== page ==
The Americans with Disabilities Act (ADA) is a comprehensive list of architectural specifications that also includes certain categories of signs and graphics. Many people think the ADA just refers to Braille or raised lettering on directional signs. But the ADA addresses signage for all kinds of physical handicaps. Complying with the guidelines may affect the specifications for nearly all of your facility's architectural signs and the sign requirements aren’t always clear. Your ADA compliant signage should be designed to keep pace with your growing business. And while some might not think these are mutually exclusive, Image360 has the ability to customize any ADA signage package, while still maintaining your brand identity.
Image360 will help educate you on which building signs must comply with the ADA regulations. Signs used for advertising and marketing purposes, temporary signs, company logos and names do not necessarily have to comply, but almost every sign that would be considered an “architectural” sign must comply with one or another of the ADA Guidelines. Here are some examples of ADA signs that are regulated by the act:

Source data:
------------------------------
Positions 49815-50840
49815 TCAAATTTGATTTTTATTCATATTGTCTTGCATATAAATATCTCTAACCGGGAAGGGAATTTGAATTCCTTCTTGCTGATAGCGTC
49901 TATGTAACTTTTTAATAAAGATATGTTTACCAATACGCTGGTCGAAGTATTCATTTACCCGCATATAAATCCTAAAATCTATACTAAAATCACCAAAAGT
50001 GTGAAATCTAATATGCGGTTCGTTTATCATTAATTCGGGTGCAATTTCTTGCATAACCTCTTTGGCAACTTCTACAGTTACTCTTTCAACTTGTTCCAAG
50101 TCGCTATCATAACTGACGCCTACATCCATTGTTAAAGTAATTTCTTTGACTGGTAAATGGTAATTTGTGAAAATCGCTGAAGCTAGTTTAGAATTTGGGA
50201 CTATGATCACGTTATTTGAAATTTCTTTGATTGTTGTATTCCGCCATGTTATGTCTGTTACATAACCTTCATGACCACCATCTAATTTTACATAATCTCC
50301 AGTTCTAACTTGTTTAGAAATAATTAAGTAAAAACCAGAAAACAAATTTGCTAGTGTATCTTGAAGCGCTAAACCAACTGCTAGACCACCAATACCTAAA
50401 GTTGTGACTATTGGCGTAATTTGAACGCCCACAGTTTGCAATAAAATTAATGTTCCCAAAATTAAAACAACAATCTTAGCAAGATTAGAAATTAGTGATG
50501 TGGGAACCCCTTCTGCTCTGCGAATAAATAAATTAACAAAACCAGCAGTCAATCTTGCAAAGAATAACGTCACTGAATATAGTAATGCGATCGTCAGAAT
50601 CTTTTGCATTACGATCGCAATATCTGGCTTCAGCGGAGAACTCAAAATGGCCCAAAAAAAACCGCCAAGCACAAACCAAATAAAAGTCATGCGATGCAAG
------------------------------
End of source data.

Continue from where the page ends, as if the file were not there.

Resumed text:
- Signs identifying a permanent room or space of a facility, including exits
- Directional signs or signs informing about functional spaces of the facility
- Signs that identify direct or inform about accessible features of the facility
To learn more about ADA sign requirements and how it impacts your custom graphics project, contact a trained graphics professional at Image360.
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